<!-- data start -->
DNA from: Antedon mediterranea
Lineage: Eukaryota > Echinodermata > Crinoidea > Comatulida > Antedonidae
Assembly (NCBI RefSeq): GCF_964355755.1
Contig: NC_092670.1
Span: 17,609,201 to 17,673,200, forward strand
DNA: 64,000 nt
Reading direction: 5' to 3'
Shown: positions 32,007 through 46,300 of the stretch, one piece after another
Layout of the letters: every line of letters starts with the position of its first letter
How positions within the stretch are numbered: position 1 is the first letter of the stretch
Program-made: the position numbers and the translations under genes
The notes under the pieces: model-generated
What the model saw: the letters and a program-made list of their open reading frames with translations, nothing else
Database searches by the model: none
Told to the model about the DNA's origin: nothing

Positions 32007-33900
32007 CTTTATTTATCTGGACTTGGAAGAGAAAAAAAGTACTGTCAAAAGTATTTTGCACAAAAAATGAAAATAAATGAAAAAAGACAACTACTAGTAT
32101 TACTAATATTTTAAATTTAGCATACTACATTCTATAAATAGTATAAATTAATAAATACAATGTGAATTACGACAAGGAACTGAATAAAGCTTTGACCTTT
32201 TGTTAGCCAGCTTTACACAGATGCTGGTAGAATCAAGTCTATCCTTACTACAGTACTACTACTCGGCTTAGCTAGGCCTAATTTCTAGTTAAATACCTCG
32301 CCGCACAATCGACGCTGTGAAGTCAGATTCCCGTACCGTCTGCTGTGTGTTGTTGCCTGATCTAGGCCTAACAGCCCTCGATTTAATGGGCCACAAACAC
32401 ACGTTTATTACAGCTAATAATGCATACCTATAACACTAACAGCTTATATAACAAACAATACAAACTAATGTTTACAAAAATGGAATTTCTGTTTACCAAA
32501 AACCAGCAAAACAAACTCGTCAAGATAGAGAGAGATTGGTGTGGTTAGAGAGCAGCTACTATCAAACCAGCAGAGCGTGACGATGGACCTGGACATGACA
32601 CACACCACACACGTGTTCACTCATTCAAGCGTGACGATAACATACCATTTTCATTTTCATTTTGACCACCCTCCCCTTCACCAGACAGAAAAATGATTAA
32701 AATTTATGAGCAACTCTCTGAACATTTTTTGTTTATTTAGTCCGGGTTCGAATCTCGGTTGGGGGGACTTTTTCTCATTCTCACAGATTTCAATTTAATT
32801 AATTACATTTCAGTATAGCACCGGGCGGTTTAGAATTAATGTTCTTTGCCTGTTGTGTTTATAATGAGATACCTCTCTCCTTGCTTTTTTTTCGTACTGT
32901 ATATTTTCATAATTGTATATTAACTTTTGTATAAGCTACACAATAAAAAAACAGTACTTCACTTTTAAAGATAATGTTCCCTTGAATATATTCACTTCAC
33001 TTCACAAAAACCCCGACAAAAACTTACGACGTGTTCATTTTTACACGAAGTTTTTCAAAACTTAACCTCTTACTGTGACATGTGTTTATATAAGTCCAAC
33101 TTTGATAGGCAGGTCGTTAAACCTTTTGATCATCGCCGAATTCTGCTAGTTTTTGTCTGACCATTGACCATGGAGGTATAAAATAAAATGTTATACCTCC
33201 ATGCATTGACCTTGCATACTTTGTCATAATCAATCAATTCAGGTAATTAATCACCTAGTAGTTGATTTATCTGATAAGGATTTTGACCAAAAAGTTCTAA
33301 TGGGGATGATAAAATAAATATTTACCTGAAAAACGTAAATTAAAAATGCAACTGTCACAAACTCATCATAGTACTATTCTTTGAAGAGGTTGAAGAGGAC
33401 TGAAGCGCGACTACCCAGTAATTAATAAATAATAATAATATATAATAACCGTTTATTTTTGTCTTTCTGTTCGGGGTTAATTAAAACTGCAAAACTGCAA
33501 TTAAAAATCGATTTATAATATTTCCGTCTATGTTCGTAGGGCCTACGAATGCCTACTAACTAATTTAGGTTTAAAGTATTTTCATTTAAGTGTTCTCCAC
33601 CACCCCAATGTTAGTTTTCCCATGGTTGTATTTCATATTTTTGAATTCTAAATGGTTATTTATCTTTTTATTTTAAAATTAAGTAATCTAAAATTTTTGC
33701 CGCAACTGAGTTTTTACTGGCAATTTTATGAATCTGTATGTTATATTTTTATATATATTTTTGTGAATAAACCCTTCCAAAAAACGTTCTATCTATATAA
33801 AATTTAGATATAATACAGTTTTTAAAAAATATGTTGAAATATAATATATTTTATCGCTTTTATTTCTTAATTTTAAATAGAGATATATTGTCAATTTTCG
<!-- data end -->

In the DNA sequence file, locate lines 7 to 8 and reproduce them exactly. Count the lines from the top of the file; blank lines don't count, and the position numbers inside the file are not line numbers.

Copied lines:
Reading direction: 5' to 3'
Shown: positions 32,007 through 46,300 of the stretch, one piece after another